The second attitude towards effectiveness is an agnostic one; such a clinician considers previous real world experience more relevant than efficacy figures when it comes to assessing effectiveness. Randomized Controlled Trial (RCT) results are not dismissed, but are discounted nonetheless at a very high rate. To the agnostic reading about the efficacy of an intervention in an RCT only implies that both success and failure are possible outcomes but the reported figures are not relevant. If the outcomes in real world patients rein supreme, then the trial results should be quantified in such a way as to correspond to such an experience. An extreme version of agnosticism will mathematically translate such an assessment to have the minimum possible influence, or equivalently the least number of “additional” patients that should be added to the real world record: one success and one failure “pseudocase”.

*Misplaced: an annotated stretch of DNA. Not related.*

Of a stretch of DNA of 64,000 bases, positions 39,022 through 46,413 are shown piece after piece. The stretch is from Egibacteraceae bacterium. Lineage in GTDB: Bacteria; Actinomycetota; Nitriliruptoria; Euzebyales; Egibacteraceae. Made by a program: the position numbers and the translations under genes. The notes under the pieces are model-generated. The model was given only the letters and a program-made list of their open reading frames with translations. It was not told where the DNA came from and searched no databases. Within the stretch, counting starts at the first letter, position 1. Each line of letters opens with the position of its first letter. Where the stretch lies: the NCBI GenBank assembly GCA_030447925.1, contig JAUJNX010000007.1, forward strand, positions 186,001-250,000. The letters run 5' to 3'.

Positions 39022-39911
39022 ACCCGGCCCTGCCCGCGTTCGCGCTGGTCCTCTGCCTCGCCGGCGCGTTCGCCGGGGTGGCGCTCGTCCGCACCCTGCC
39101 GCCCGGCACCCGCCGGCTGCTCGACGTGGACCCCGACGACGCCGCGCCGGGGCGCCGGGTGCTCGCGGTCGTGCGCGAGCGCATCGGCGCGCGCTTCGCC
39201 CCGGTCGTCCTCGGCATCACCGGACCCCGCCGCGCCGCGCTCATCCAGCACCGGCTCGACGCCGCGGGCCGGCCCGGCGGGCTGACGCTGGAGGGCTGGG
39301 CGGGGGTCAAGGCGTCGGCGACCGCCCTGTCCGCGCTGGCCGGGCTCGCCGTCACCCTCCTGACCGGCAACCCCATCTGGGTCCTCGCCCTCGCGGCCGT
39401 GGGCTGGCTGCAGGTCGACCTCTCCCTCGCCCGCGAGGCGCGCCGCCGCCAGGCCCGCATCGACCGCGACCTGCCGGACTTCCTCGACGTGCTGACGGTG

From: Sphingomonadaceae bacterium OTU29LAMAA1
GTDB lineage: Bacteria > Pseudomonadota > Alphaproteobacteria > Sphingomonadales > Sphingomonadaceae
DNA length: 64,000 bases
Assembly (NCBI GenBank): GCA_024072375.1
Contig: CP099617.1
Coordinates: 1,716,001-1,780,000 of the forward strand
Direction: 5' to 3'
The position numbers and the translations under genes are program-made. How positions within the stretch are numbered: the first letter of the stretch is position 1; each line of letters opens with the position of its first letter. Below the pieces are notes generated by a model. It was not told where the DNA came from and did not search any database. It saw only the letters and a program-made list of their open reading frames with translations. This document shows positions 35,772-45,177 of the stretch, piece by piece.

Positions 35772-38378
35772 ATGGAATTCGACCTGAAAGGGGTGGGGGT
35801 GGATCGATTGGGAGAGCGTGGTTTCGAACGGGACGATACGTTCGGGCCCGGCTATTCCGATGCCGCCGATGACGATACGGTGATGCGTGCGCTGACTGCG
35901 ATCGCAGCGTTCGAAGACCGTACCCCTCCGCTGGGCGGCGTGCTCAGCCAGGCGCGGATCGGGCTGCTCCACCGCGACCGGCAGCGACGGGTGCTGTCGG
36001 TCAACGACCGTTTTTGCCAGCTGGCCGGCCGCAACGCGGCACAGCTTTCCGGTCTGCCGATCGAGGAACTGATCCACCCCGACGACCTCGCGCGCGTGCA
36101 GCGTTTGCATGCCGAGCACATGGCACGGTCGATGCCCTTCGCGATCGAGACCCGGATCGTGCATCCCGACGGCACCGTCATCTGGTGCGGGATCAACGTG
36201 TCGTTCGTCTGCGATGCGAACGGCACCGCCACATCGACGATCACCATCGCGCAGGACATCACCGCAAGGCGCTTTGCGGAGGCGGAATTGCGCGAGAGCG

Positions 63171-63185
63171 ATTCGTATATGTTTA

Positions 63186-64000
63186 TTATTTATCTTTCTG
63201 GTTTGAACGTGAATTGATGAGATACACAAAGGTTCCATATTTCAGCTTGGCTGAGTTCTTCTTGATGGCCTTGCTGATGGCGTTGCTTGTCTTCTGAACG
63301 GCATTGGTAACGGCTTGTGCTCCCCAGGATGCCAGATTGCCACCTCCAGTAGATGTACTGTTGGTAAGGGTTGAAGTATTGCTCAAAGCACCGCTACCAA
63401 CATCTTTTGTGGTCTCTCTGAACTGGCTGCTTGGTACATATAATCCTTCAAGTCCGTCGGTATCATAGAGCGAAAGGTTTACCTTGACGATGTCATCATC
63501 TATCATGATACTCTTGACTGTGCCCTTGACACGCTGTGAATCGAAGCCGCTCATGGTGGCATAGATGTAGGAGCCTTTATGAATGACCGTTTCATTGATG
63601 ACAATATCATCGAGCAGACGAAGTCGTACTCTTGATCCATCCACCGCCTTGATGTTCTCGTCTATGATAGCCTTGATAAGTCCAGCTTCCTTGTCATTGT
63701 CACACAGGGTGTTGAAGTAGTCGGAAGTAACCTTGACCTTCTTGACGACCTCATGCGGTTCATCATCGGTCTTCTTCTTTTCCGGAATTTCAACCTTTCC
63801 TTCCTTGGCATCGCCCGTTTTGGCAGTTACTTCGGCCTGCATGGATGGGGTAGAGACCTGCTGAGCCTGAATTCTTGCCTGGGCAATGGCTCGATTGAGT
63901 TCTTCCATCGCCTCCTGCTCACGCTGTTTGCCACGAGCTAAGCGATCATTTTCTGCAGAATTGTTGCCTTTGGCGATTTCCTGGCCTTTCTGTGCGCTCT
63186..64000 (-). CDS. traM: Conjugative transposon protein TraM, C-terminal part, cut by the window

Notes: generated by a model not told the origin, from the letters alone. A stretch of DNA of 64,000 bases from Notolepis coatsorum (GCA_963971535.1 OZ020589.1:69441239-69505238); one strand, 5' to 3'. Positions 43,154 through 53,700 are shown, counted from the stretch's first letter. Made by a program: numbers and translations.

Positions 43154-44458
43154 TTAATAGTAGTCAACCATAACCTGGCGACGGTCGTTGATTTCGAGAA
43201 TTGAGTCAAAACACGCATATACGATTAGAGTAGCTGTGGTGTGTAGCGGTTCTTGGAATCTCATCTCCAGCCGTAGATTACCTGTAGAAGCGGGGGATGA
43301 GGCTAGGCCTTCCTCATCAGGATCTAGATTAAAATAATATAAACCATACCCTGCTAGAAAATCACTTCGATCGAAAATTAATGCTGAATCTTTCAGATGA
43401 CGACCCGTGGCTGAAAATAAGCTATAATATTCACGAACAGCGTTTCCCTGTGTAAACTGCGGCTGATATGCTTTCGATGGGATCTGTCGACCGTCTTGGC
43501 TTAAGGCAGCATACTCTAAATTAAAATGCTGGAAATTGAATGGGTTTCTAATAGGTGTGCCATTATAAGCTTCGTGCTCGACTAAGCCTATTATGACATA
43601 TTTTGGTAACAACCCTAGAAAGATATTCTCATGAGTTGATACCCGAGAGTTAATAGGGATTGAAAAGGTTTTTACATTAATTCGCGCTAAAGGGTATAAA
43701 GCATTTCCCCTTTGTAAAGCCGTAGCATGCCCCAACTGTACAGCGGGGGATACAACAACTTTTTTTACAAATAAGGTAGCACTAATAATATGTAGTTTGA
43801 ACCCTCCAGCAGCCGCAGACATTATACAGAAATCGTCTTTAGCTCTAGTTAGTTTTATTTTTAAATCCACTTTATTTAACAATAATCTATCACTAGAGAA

The agnostic approach to effectiveness